Ebony and Jet archives transferred to Smithsonian and Getty Research Institute
Free Press staff, wire reports | 8/11/2022, 6 p.m.
More than 4 million photos from Ebony and Jet magazine that captured African-American life, history and culture in the 20th century are now the property of the Smithsonian National Museum of African American History and Culture.
The acquisition was announced earlier this month, with the Johnson Publishing Company transferring ownership of the archive to the Smithsonian Institution and the Getty Research Institute. The Getty Trust plans to spend $30 million to process and digitize the prints and negatives.
“For decades, Ebony and Jet documented stories of Black celebrity, fashion, and the Civil Rights Movement and provided an opportunity for African-Americans to see an authentic public representation of themselves while also offering the world a fuller view of the African-American experience,” said Kevin Young, director of the Smithsonian’s National Museum of African-American History and Culture.
“Our museum is proud that this significant and iconic collection of African-American images will be housed in our museum and preserved for generations to study, observe and enjoy.”
Parts of the archive that already have been digitized by Getty Trust will be accessible to the public during this process, and the archive itself will be physically housed at the NMAAHC in Washington D.C. Photos, prints and negatives in the archive relating to the history of Chicago, where the archive has been stored for decades, are expected to remain in Chicago.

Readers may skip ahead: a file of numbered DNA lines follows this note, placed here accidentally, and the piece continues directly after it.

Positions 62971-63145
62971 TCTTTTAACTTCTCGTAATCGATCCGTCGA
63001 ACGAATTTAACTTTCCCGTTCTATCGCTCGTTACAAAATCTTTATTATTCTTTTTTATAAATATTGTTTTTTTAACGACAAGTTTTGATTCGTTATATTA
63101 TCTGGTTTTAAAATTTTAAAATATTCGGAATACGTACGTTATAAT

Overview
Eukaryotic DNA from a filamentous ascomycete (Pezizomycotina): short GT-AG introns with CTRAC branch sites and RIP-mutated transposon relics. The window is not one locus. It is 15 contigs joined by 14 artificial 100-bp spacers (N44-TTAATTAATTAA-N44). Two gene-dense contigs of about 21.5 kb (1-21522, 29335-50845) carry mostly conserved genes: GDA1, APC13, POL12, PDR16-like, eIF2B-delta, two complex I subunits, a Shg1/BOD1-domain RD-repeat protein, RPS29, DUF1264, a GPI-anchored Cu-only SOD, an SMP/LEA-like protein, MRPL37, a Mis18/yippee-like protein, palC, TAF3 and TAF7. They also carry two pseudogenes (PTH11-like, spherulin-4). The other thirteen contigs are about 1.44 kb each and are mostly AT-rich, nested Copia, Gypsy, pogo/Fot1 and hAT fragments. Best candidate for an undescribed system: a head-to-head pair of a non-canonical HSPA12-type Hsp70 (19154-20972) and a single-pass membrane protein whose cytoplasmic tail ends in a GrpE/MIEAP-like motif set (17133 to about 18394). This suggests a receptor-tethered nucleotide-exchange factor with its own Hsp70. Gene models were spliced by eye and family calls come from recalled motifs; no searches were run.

“This archive is not only unprecedented in its sweeping and scrupulous documentation of Black life in the United States, but also unmatched in its celebration of the Black American experience throughout the 20th century,” said Elizabeth Alexander, president of the Mellon Foundation, one of several groups that transferred ownership of the archive.
“With this owner transfer complete and the archive housed at NMAAC, this history in images will be safe and will serve and inspire present and future generations of the public.”